"By his saints an' his virgin!" echoed Ladd. He laughed--a cold, cutting, deadly laugh--significant and terrible.
Then the Yaqui uttered a singular cry. Gale had heard this once before, and now he remembered it was at the Papago Well.
"Look at the Indian," whispered Belding, hoarsely. "Damn if I don't believe he understood every word Mercedes said. And, gentlemen, don't mistake me, if he ever gets near Senor Rojas there'll be some gory Aztec knife work."
Yaqui had moved close to Mercedes, and stood beside her as she leaned against her husband. She seemed impelled to meet the Indian's gaze, and evidently it was so powerful or hypnotic that it wrought irresistibly upon her. But she must have seen or divined what was beyond the others, for she offered him her trembling hand. Yaqui took it and laid it against his body in a strange motion, and bowed his head. Then he stepped back into the shadow of the room.
Belding went outdoors while the rangers took up their former position at the west window. Each had his own somber thoughts, Gale imagined, and knew his own were dark enough. A slow fire crept along his veins. He saw Belding halt at the corrals and wave his hand. Then the rebels mounted and came briskly up the road, this time to rein in abreast.
Wherever Rojas had kept himself upon the former advance was not clear; but he certainly was prominently in sight now. He made a gaudy, almost a dashing figure. Gale did not recognize the white sombrero, the crimson scarf, the velvet jacket, nor any feature of the dandy's costume; but their general effect, the whole ensemble, recalled vividly to mind his first sight of the bandit. Rojas dismounted and seemed to be listening. He betrayed none of the excitement Gale had seen in him that night at the Del Sol. Evidently this composure struck Ladd and Lash as unusual in a Mexican supposed to be laboring under stress of feeling. Belding made gestures, vehemently bobbed his big head, appeared to talk with his body as much as with his tongue. Then Rojas was seen to reply, and after that it was clear that the talk became painful and difficult. It ended finally in what appeared to be mutual understanding. Rojas mounted and rode away with his men, while Belding came tramping back to the house.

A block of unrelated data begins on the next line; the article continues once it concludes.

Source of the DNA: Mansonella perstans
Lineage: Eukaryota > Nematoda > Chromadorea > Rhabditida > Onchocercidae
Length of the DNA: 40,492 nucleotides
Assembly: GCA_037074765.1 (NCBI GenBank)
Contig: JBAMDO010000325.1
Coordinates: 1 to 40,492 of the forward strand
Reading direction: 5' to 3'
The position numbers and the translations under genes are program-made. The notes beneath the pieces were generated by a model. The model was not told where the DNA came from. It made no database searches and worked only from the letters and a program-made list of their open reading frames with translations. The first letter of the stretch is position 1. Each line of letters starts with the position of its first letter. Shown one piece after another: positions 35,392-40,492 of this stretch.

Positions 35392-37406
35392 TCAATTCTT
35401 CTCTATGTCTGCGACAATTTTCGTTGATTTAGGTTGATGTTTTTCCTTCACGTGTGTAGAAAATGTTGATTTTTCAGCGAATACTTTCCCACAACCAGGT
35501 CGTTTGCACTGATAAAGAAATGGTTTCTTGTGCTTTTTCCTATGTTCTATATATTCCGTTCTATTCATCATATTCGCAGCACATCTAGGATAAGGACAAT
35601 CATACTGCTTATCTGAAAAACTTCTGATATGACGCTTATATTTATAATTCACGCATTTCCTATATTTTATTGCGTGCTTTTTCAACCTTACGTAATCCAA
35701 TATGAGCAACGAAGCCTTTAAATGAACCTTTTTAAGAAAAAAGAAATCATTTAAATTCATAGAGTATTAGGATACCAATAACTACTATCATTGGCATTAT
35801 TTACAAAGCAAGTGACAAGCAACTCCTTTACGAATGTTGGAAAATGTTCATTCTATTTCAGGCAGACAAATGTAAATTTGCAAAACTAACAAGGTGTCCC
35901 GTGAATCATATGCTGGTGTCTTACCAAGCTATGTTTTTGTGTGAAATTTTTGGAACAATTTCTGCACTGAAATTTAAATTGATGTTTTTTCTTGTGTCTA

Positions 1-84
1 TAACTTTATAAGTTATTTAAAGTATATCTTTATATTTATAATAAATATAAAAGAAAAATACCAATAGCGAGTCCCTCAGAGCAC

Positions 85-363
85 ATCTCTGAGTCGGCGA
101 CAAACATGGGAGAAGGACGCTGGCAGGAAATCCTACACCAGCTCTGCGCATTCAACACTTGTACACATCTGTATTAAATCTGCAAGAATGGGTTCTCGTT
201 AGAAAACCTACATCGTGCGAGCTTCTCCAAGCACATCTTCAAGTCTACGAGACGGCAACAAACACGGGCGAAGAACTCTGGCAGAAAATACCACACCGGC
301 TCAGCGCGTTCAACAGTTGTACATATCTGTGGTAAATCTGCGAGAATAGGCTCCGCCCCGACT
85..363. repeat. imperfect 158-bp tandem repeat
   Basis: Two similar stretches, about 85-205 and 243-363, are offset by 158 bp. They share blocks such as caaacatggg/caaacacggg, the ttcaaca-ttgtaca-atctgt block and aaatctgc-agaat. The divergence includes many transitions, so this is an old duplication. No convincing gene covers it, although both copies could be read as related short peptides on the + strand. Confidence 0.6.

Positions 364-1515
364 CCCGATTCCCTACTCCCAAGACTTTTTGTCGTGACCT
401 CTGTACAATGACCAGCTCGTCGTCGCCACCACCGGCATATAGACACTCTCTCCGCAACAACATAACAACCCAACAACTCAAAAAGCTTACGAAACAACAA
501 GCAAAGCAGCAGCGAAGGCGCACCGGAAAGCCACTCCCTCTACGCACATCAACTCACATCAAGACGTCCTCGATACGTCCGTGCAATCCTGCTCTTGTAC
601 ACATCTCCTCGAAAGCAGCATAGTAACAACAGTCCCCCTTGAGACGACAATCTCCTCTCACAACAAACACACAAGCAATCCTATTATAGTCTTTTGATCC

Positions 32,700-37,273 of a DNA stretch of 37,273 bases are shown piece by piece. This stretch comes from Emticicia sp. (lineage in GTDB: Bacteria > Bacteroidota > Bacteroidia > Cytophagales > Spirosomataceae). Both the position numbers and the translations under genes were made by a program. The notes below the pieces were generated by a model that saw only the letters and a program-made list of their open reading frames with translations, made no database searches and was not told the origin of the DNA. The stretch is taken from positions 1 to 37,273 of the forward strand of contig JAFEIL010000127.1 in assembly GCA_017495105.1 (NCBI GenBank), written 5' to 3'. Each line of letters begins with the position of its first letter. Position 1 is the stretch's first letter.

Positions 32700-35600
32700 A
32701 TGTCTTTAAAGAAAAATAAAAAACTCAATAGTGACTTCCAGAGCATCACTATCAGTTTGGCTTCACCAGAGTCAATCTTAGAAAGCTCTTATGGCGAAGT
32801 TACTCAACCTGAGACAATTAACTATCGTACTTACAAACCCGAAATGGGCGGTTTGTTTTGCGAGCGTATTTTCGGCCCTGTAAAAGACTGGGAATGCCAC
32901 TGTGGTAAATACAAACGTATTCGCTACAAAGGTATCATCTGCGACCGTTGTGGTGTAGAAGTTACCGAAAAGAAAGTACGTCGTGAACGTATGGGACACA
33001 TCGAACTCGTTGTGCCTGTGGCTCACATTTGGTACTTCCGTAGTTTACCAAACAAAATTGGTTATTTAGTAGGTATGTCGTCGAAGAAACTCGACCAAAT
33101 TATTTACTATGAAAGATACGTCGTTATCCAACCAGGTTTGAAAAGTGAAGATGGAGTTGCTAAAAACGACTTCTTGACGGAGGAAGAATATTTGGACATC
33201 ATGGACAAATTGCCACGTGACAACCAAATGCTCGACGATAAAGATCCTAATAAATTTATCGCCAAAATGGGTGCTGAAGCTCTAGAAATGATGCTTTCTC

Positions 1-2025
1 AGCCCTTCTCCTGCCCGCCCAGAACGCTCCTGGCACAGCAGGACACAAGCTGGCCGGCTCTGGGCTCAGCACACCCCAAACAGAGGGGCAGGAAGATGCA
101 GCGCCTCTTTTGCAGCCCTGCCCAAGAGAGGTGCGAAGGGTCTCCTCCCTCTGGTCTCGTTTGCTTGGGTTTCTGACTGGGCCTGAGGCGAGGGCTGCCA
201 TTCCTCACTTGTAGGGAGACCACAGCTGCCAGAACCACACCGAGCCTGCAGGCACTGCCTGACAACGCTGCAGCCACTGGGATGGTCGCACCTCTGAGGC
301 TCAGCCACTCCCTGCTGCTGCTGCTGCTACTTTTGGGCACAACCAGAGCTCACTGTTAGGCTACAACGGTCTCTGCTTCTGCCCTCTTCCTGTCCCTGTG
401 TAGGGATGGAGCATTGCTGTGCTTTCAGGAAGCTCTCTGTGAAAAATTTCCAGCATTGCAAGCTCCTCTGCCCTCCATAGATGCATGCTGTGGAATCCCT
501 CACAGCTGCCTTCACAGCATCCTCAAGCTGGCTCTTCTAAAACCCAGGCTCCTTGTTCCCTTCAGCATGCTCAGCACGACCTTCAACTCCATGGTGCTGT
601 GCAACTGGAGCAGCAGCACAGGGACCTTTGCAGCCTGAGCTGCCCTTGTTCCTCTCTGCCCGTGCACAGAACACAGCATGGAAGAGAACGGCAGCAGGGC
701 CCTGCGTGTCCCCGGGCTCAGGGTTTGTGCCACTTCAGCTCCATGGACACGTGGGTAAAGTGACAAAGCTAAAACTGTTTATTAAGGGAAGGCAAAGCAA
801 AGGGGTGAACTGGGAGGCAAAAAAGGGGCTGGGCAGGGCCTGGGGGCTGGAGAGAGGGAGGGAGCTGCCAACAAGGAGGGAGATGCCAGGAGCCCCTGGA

As he entered the door his eyes were shining, his big hands were clenched, and he was breathing audibly.
"You can rope me if I'm not locoed!" he burst out. "I went out to conciliate a red-handed little murderer, and damn me if I didn't meet a--a--well, I've not suitable name handy. I started my bluff and got along pretty well, but I forgot to mention that Mercedes was Thorne's wife. And what do you think? Rojas swore he loved Mercedes-- swore he'd marry her right here in Forlorn River--swore he would give up robbing and killing people, and take her away from Mexico. He has gold--jewels. He swore if he didn't get her nothing mattered. He'd die anyway without her....And here's the strange thing. I believe him! He was cold as ice, and all hell inside. Never saw a Greaser like him. Well, I pretended to be greatly impressed. We got to talking friendly, I suppose, though I didn't understand half he said, and I imagine he gathered less what I said. Anyway, without my asking he said for me to think it over for a day and then we'd talk again."